Swarms of grasshoppers predicted to plague the West this year

Swarms of grasshoppers predicted to plague the West this year

LA GRANDE — A storm of 2-inch-long grasshoppers swept across

in southeastern Oregon’s high desert last summer — turning roads slippery, crunchy and “kind of gross” on their way to devouring 7,000 acres of grass intended as spring forage for the cattle

“Most people slowed down out of curiosity and awe” as clouds of grasshoppers carpeted Oregon 205 that passes through Roaring Springs, said ranch resident Elaine Davies.

The onslaught may be a mere prelude to a grasshopper invasion of near-mythic proportions predicted this summer in

and across the American West.

Hungry grasshoppers are starting to hatch in Arizona and New Mexico and could make 2010 the worst grasshopper year since the mid-1980s — consuming huge swaths of grasslands and crops, said U.S. Department of Agriculture expert Charles Brown. The anticipated glut results from natural population cycles and widespread drought conditions that grasshoppers thrive under.

, said Brown, who oversees the USDA’s national grasshopper suppression program.

Of several hundred types of grasshoppers, ranchers and farmers throughout the West are likely to encounter up to 15 hungry “pest species” this summer, he said. In Oregon, a clear-winged grasshopper called

are the culprits.

Grasshoppers munched their way across tens of thousands of acres of Harney County in 2009, and this summer’s devastation could double to 140,000 acres in the county, entomologists said. Grasshopper activity probably will be centered on and around the million-acre-plus Roaring Springs Ranch south of Frenchglen,

itself and ranchland north of the 187,000-acre

Outbreaks also are possible in drought-stricken Klamath and Lake counties this summer or next year, said entomologist Helmuth Rogg of the Oregon Department of Agriculture in Salem.

The hatch will spread into Oregon and other northern states in the coming weeks as chilly spring temperatures give way to warmer weather. Grasshopper egg beds typically occupy dry, south-facing slopes just far enough underground to escape fast-moving range fires, biologists say.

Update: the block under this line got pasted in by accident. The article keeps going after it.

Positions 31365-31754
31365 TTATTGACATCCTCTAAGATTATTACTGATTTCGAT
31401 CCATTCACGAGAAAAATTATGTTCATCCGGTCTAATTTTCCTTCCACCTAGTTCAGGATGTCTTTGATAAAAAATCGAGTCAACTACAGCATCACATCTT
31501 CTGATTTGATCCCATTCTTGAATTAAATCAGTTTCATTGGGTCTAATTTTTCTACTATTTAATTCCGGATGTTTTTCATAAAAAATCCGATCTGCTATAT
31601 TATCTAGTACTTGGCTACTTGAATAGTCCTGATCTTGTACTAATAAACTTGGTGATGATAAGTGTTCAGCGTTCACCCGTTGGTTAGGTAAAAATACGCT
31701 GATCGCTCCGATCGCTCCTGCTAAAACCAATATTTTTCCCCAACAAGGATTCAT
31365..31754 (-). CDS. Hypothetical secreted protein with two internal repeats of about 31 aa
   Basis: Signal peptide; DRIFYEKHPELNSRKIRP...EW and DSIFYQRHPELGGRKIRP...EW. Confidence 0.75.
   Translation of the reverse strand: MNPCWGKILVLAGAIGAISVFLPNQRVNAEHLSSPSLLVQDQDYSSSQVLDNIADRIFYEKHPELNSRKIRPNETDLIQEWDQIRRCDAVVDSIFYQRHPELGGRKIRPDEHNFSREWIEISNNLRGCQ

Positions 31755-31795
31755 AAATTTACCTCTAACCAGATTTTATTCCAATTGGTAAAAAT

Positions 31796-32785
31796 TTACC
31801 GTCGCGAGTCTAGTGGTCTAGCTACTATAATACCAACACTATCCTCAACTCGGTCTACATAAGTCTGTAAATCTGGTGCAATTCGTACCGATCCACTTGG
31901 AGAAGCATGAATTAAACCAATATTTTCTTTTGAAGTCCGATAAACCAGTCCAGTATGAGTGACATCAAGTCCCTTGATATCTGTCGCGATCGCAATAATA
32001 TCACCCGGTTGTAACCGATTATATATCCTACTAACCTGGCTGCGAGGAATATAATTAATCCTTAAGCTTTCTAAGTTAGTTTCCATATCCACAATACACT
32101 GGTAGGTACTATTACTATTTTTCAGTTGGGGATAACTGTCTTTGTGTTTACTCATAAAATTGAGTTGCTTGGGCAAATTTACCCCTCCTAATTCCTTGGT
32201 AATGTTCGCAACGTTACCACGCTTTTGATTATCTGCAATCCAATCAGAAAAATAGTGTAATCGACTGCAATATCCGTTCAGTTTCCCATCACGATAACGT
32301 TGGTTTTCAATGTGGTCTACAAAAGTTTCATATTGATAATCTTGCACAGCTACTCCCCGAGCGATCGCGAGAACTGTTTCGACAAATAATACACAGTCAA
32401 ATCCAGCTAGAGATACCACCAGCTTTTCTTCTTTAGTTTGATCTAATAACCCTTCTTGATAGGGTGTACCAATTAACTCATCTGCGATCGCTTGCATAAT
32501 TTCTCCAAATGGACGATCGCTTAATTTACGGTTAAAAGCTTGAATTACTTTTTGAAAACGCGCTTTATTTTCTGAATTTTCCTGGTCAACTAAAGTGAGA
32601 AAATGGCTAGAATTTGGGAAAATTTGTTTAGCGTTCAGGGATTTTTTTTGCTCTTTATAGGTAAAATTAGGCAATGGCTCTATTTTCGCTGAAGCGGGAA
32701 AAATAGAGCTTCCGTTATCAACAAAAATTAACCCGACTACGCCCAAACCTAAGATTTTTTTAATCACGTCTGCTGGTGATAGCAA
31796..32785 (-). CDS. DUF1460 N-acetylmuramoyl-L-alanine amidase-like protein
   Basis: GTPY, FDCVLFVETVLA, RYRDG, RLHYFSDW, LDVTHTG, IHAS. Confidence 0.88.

The grasshopper plague probably will hit its stride in August as summertime heat parches Western croplands and open ranges. Grasshoppers often consume their own weight in forage and crops in a day. Eight grasshoppers per square yard are enough to cause economic damage, Rogg said.

“They are the lawnmower of the prairie,” he said. “The biggest biomass consumers on the North American prairie are grasshoppers — not cattle, not bison, not antelope.”

The pests can reduce rangeland forage by 80 percent in areas as large as 2,000 square miles, Brown said.

The most effective control is the pesticide Dimilin , a growth regulator that kills young grasshoppers just after the hatch, he said.

The federal government will pay all costs for pesticide applications on federal lands, 50 percent on state lands and a third on privately owned lands. Some landowners, including the owners of Roaring Springs, opt to pay the costs themselves.

“When it comes time to cost-share, there is too much red tape for me,” said Roaring Springs foreman Stacy Davies.

He and a crew of buckaroos will begin searching for egg beds on horseback, ATVs and on foot as soon as the ranch gets some warmer weather, he said. Roaring Springs’ elevation is at 4,600 feet and the mercury tumbled into the low 20s several times in the past week, he said.

Treating the ranch’s egg beds with Dimilin probably will cost $4,000 and save 20,000 acres of grass, Davies said. That works better than battling clouds of mature hoppers later in the season with Malathion, a less environmentally friendly pesticide, that could cost $25,000 and leave the grass at greater risk, he said.

Successful Dimilin treatments in Oregon reduced the grasshopper infestation from 1 million acres in 2008 to 150,000 acres last year, Rogg said.

“All the other states went the other way” — and watched grasshopper populations multiply because they didn’t find and treat egg beds, he said. “They are all going to look forward to big outbreaks.”

www.oregonlive.com

Where Art Meets the Heart

grasshopper – Melanoplus sanguinipes – female Oecanthus fultoni – Snowy Tree Cricket Scudderia furcata – Fork-tailed Bush Katydid – young female

Last Updated: February 10, 2012

PURPOSE:
This image gallery has been created to assist visitors with the identification of Orthoptera – grasshoppers, crickets and katydids.